From food retail design desert to a country that is in the vanguard, Germany’s grocery sector demands respect.
Time was when, whichever way you cut it, German retail took something of a back seat when set against its UK counterpart.
To an extent this is still the case, department stores perhaps being a case in point. Until very recently, the same was true of UK convenience retail and supermarkets.
But rapid strides have been taken in Germany over the past few years and there are many elements that British supermarket retailers might wish to imitate. A trip round Frankfurt, in the company of some of the analysts from local Planet Retail office, did much to highlight what is taking place.
Rewe to Go, Kaiserstraße
Germany may have been slow to get away from the starting blocks as far as the big chains and convenience are concerned, but supermarket Rewe has entered the race with something of a head start with its Rewe to Go format.
The grocer’s ‘Ready to eat, ready to heat’ strapline might lead to the conclusion that this is a food-to-go store with a few ready meals for the evening, but this view is dismissed by its sole high street presence – it already has a number of outposts in Aral petrol station forecourts.
The microstore is in the heart of Frankfurt’s financial district and a first glance through the door reveals a series of black counters where food to go is displayed, with bright green used as a contrast colour. Graphics feature abbreviated words – “Drst?” (‘durst’ means thirst) and ‘Hnger?’ (needs no translation).
All of this would be reasonably normal for a UK retailer, but beyond the food counters, the store splits into two distinct parts.
Armchairs and tables are provided to consume refreshments bought in store while looking out through the floor-to-ceiling windows. A different colour of floor tile demarcates the area from that of grocery a matter of feet away. This is a quiet piece of design and the effect is restful.
“Rewe has taken three potentially disparate areas and fused them into a good-looking space”
The supermarket bit of the Rewe to Go offer relies heavily on some winsome visual merchandising for the fresh food, with the ambient goods and a chiller filled with beer (this is Germany) beyond.
Rewe has taken three potentially disparate areas and fused them into a good-looking space that is markedly different from what UK and other German grocers are doing.
Rewe Center, Mainzer Landstraße
At the other end of the scale lies Rewe Center, the grocer’s larger supermarket format, which has a more aspirational feel than most German food retailers.
As with UK grocers currently, a very heavy emphasis is placed on fresh produce at the front of the shop.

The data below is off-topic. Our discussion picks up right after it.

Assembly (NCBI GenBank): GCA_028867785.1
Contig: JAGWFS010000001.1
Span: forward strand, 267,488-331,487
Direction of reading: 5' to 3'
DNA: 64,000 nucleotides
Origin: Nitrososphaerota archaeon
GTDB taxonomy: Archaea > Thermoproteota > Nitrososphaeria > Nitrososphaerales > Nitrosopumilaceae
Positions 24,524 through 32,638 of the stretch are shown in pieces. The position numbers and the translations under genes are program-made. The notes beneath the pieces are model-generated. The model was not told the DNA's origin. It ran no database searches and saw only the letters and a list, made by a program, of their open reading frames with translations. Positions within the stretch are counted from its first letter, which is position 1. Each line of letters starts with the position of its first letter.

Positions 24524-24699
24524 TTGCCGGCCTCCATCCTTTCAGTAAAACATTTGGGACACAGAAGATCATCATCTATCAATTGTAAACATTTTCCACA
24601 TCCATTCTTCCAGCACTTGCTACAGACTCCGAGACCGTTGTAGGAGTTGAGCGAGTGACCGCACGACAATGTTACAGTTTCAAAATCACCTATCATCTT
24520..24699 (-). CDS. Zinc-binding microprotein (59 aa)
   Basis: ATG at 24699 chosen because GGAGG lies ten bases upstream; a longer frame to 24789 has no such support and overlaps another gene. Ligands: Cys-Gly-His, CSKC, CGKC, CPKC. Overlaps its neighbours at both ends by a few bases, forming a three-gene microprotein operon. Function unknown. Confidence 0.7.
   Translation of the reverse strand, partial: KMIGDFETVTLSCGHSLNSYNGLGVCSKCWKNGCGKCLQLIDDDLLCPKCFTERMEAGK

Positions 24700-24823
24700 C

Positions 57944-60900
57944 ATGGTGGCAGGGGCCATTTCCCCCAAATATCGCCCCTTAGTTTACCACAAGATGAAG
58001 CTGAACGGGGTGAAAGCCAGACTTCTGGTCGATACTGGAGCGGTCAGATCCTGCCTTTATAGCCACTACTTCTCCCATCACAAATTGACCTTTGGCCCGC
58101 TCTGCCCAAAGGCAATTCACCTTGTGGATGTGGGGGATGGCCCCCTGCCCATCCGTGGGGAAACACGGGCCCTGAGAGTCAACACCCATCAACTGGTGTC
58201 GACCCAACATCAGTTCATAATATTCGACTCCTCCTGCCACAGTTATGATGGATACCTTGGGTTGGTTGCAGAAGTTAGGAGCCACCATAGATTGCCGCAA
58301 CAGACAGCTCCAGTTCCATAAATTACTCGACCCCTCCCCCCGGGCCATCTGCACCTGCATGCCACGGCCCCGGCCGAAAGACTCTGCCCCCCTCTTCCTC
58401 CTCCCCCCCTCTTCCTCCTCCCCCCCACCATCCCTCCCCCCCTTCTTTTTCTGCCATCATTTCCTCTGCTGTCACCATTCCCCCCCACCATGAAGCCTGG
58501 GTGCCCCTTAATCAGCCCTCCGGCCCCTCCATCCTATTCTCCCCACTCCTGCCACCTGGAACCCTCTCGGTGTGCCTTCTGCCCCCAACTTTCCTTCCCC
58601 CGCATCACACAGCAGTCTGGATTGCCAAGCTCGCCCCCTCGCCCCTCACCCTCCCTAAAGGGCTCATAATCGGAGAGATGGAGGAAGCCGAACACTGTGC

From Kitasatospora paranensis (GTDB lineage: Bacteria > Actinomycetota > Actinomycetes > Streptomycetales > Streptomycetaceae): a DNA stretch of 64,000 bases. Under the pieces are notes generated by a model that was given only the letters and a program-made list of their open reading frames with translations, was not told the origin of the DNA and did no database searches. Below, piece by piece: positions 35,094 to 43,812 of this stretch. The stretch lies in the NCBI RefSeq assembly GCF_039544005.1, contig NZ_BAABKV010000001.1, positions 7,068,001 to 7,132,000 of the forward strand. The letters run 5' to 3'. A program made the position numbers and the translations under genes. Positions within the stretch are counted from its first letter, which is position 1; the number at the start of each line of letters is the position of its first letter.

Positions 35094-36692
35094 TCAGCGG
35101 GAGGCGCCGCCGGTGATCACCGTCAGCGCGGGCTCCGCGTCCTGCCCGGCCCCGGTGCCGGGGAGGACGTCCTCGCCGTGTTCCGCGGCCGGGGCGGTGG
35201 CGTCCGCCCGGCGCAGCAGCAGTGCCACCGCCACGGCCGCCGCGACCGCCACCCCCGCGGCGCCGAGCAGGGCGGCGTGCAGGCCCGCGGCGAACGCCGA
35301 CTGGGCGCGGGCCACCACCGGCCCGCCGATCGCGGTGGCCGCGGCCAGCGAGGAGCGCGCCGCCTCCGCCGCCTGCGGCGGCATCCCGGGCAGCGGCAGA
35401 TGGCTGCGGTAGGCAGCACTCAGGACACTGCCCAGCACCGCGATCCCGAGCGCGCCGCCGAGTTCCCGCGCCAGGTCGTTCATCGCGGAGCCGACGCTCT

But in contrast to what is done in Britain, it is less regimented – the serried ranks of gondolas are absent and a more wandering layout takes its place.
At the rear of the section is the Rewe Bio Haus, a wooden frame mimicking the outline of a building, home to organic produce and an extensive vegan offer.
Beyond this are avrious other sections, inlcuding an in-house coffee roastery and fish and meat counters. The latter makes good use of light boxes along the perimeter wall and also features a dry-aged beef chiller.
On the downside, mention should be made of the attempt to make canned goods work on a mid-floor display. The haphazard presentation is underwhelming.
Aldi, Mainzer Landstraße
Those familiar with the utilitarian interiors of Aldi in the UK will be surprised by this store, which is in the vanguard of this grocer’s estate.
With wood-effect panels on the wall, green ceiling beacons above the fresh fruit and a bakery with a ‘just in time’ machine that counts people coming through the door and then bakes to order from the data it has gleaned, this is not a standard discounter.
There is a warmth to the environment here, a total contrast to the UK’s stores.
It is worth noting that Rewe Center and Aldi share a common entrance on this street and across the road is a large branch of Lidl.
This signals the competitive nature of grocery in Germany and the benefits of clustering – creating a retail food destination that benefits high footfall by providing a convenient location for the shopper.
Kaufland, Wächtersbacher Straße
Schwarz Gruppe’s (also the owner of Lidl) Kaufland is what you might imagine would happen if a discounter became a megastore. In the new scheme of things, however, this does not mean it looks cheap.
To the front of the store, there is a wood-countered info desk with overhead video screens. A graphic features the Frankfurt skyline, referencing the store’s location.
“The fresh department sets the tone for much of what follows, utilising dark, green-lined pendant lights”
The fresh department sets the tone for much of what follows, utilising dark, green-lined pendant lights to highlight the offer – a device that is used in the frozen department where the pendant lights have light blue interiors, adding interest to what could be a frozen wasteland.
Wooden ceiling rafts, a fine bakery and a cheese, meat and fish counter at the rear complete the action end of this supermarket (with more back-wall screens), which also boasts a substantial non-food element.
These German grocers are pulling out in front of much of what is done back in Blighty, particularly when it comes to food service and high street convenience retailing. Their UK counterparts should pay attention.